While over 16.1% of the U.S. population surveyed by Pew Research claimed to be unaffiliated with a specific faith, no members of Congress were churchless, though a weensy one per cent (5 members) said that they are "unspecified, "refused to state or "don’t know" their faith. Congressman Pete Stark where were you?
I wonder what would make someone refuse to state? How can you not know what religion you are? And does unspecified mean "witch"? (One hopes!)
Christians, that combo platter of Catholics and the multiple denominations of Protestants, make up the majority of faiths on Capitol Hill and in America, according to the new report from Pew Research. Mormons, though they would like to be considered Christians, were given their own category in the survey. "All other faiths" made up 4.5% of the U.S population, but only 3.3% of Congress, with the majority of "other" in the House.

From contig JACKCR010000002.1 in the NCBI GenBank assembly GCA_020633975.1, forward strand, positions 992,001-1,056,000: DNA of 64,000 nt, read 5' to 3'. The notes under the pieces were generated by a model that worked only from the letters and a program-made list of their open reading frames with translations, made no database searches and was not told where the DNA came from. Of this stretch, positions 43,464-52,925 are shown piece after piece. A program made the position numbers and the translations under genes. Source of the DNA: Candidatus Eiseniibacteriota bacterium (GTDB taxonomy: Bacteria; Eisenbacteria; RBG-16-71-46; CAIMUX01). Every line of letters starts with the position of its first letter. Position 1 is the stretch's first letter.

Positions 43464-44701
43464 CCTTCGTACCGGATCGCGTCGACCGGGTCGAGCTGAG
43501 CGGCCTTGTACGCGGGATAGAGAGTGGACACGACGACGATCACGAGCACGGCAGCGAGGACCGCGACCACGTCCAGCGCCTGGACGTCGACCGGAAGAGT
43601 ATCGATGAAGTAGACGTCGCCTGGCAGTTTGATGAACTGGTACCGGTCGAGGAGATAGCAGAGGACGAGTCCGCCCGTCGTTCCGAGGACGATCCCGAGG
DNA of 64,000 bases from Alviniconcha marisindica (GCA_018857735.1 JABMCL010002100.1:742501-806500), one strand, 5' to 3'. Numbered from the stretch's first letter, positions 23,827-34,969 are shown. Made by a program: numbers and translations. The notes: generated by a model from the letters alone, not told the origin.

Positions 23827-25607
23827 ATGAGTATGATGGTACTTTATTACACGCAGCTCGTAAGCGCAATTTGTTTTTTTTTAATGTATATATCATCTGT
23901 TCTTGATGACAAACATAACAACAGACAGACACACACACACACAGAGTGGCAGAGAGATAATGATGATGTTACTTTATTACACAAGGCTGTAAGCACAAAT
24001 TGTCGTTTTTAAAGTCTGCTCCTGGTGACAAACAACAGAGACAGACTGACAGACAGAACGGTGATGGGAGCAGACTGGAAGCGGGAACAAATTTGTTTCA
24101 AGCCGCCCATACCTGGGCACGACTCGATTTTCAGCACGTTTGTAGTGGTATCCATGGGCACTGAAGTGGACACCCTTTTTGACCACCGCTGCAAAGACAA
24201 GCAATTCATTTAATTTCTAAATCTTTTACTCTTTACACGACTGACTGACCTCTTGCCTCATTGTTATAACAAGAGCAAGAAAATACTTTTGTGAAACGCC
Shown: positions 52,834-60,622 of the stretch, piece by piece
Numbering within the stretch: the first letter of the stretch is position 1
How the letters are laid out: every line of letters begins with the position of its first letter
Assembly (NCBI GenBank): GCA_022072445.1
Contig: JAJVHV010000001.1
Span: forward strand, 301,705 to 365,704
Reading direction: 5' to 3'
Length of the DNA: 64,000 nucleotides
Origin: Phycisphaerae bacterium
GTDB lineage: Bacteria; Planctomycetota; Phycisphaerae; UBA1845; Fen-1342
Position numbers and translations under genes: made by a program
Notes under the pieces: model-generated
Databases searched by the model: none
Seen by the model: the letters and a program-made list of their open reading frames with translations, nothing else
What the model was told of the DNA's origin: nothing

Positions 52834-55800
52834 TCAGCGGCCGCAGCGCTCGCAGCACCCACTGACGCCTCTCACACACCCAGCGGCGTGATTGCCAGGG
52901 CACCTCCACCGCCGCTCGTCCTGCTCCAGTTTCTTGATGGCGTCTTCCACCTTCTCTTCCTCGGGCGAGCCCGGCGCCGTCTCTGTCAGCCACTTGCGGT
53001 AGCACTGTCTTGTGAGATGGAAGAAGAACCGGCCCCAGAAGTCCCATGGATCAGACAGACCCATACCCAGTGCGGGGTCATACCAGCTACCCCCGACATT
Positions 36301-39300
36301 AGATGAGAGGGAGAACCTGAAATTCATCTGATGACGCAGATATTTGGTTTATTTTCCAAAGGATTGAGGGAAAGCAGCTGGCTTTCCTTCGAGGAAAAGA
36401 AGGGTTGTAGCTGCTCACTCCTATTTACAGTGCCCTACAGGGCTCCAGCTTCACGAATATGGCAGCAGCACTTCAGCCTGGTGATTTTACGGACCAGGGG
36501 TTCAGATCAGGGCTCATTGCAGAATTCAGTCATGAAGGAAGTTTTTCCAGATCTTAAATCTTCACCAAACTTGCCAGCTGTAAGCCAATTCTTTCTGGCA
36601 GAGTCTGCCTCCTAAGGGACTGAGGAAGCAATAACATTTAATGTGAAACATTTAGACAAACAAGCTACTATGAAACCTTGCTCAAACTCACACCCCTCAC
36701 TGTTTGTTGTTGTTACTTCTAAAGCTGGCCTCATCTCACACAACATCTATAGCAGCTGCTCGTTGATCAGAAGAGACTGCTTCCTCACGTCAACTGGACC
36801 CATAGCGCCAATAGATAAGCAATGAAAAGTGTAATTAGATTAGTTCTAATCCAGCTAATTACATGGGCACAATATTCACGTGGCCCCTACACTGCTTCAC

The breakdown shows that there are four times as many Jews in Congress than in the U.S. population as a whole (8.4% vs 1.7%), as well as a higher portion of Mormons in Congress than in the U.S. population (2.6% vs 1.7%). Pluralism and ecumenical spirit are wider spread in the Senate than in House, with Mormons, Jews and other faiths accounting for 20.2% of the Senate, while the House has just 12.1% non-Christians (including Mormons).
None of the Senate (0 out of 100!) claimed they were "unspecified, refused, don’t know" though 1.1% (5 of 435) of the House claimed non-affiliation with a faith.
And by the way, a poll conducted last year had an openly gay person more likely to be elected President than a declared atheist.